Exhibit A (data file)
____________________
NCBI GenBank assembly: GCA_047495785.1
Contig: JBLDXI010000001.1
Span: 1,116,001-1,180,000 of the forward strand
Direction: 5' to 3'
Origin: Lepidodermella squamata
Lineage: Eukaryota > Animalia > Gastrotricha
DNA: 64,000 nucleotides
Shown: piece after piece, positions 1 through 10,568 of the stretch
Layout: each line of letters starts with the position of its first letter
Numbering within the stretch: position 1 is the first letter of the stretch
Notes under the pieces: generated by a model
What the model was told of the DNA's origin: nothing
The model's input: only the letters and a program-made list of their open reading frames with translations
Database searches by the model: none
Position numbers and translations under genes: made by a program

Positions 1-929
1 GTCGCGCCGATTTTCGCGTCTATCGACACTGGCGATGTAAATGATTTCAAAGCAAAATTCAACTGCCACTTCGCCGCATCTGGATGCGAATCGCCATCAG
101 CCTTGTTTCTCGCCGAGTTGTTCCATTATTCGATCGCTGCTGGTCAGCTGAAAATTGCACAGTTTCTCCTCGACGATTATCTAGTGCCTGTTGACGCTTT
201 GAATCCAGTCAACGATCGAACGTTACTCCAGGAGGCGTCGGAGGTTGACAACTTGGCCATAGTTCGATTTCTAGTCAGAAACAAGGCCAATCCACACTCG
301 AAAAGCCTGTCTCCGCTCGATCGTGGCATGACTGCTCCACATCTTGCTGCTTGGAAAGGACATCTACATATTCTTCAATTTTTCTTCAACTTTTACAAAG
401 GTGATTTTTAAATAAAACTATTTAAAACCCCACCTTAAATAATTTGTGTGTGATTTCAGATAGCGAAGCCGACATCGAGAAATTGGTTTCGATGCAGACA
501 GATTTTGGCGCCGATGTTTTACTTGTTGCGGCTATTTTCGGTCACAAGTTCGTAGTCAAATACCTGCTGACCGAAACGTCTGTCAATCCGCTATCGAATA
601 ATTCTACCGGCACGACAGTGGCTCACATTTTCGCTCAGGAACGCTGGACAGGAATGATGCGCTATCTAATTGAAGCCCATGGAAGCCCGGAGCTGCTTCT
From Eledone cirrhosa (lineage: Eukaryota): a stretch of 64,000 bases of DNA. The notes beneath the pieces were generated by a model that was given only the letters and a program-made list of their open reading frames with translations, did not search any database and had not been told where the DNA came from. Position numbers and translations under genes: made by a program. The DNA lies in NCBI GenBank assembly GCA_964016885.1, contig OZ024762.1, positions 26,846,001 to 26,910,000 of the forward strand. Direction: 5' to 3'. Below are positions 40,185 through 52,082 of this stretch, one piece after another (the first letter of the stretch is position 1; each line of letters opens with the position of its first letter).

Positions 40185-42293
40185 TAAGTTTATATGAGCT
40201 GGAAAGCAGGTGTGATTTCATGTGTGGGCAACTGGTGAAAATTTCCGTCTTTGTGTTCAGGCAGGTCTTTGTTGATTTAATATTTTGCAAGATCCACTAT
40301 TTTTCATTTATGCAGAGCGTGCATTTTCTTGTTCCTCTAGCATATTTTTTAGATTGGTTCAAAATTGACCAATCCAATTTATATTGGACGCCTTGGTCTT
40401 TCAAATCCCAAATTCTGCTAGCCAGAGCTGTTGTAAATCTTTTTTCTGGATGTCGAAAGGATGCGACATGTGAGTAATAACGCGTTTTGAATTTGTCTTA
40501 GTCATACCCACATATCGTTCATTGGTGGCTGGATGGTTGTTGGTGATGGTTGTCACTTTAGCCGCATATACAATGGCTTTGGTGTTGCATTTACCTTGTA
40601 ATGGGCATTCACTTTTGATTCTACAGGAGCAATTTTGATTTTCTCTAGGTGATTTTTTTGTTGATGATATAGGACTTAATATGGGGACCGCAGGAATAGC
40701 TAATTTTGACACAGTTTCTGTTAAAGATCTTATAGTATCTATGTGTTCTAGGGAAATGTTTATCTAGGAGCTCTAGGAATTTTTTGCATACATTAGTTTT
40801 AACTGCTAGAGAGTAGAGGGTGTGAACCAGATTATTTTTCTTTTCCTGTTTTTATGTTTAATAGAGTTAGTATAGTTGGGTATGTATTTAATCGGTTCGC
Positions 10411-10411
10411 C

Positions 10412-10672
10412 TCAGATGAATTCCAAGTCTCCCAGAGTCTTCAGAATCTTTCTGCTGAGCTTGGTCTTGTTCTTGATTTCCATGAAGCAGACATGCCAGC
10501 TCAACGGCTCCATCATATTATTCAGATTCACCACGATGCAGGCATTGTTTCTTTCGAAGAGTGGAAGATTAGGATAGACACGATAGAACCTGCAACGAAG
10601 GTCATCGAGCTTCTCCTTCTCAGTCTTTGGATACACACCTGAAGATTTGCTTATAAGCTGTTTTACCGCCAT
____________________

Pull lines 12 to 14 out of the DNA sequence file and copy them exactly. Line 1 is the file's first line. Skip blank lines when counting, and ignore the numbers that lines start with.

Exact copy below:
What the model was told of the DNA's origin: nothing
The model's input: only the letters and a program-made list of their open reading frames with translations
Database searches by the model: none